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Benefits of fault-tolerant SoCs for automotive market

Posted: 09 Jan 2015 ?? ?Print Version ?Bookmark and Share

Keywords:ISO 26262? Functional safety? fault tolerance? SoC? CPU?

As the electronic processing capabilities of automobiles grows, more and more semiconductor companies are trying to enter the market.

Those who want to transition from the mobility or PC markets have a long journey ahead if they plan on entering the new segment with a design that meets all the required safety standards.

Fortunately, SoC developers can start this long journey with intermediate trips along the way.

By incorporating fault tolerant features within the SoC on-chip communications infrastructure, design teams do not have to bite off more than they can chew. They can implement measures that protect the data path first, which will then put themselves in a better position to reach the finish line and get their projects qualified.

Most design teams see the final destination as the ISO 26262 standard and then work backwards to try to meet its requirements, but that could make the journey fraught with frequent and unpredictable pit stops.

It is much better to design the product from the beginning with the intent of meeting functional safety requirements.

The ISO 26262 Specification
The title of the ISO 26262 standard is "Road vehicles C Functional safety."

Its purpose is to define processes to quantify the risk of hazardous operational situations in electronic and electrical safety-related systems.

An initial goal is to define safety measures and development processes that reduce the probability for systematic failures.

However, designers must also detect and control random hardware failures to mitigate the effects of those failures on human safety. Terms like "fault tolerance" and "resilience" are often used to describe the desired system response to safety-related system faults.

Designing for fault tolerance is the most important first step to reach ISO 26262.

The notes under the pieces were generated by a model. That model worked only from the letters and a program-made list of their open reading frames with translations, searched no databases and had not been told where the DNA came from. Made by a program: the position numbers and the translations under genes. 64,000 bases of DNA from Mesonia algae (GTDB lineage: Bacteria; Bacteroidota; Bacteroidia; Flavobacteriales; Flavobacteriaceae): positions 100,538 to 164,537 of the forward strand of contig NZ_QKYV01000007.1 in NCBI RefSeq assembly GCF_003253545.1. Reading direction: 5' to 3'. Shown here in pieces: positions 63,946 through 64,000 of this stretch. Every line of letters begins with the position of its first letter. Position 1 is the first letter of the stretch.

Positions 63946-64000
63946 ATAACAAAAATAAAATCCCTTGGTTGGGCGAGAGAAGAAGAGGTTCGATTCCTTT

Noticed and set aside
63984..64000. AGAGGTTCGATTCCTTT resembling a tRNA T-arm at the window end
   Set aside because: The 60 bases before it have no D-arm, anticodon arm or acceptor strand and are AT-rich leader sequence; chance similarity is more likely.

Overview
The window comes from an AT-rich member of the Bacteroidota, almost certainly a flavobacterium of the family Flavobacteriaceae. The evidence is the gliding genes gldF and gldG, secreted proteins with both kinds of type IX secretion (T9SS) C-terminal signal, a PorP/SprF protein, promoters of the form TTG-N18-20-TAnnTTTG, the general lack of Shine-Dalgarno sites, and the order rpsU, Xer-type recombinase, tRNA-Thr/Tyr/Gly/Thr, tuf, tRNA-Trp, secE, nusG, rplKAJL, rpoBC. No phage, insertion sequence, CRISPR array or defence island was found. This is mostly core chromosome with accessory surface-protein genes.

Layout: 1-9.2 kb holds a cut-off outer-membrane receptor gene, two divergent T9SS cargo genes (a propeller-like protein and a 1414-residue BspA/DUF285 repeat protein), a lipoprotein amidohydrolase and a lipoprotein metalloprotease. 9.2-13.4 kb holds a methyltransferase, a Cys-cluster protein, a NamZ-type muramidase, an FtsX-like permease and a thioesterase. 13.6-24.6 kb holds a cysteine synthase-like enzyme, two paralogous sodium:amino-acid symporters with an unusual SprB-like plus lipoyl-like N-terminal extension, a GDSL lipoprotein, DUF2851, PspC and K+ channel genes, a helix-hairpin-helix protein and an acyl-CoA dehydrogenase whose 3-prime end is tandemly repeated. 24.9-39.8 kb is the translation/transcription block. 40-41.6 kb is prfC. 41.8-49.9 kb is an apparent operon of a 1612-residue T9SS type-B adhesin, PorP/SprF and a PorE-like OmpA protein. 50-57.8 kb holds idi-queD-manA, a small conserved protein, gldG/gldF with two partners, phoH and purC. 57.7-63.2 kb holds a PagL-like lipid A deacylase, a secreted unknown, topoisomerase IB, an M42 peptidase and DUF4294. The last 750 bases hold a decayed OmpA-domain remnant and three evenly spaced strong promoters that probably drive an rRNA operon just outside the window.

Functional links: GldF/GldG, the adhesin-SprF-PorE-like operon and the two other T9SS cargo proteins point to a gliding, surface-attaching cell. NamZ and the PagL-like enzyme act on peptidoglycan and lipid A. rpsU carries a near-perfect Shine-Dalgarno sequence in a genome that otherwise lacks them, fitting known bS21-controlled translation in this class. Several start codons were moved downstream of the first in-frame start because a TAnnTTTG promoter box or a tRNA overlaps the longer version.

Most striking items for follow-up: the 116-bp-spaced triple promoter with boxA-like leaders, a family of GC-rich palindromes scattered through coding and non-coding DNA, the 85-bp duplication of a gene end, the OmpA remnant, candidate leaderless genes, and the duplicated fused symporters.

It's also a proven way to reduce both design schedules and the time it takes to meet safety standards. Although safety is the ultimate goal, the initial focus should be to make the project more reliable and more resilient to withstand the harsh operating conditions that are seldom considered in consumer mobile devices.

Fault-tolerance is well understood in the in CPU portion of most SoCs and the features listed here are commonly used within them:
???Unit protection by duplication and redundancy C such as Dual-Core Lock Step (DCLS)
???Duplicate unit checkers and fault safety controller;
???Built in Self-Test (BIST) for resilience functions;
???Data protection by monitoring;
???Data packet integrity;
???Partitioning for resilient and non-resilient domains.

Protecting the whole SoC, not just the CPU
Unfortunately CPU-only safety is not enough because SoCs have become more complex with multiple sub-systems and interfaces.

Designers need end-to-end resilience across the entire SoC.

Some might fall into the trap of designing these these measures by themselves and incorporating them late in the development cycle. This is fraught with risk and could wreak havoc on schedules.

Fortunately there are some solutions available that enable greater SoC-wide resilience and fault tolerance out-of-the-box.

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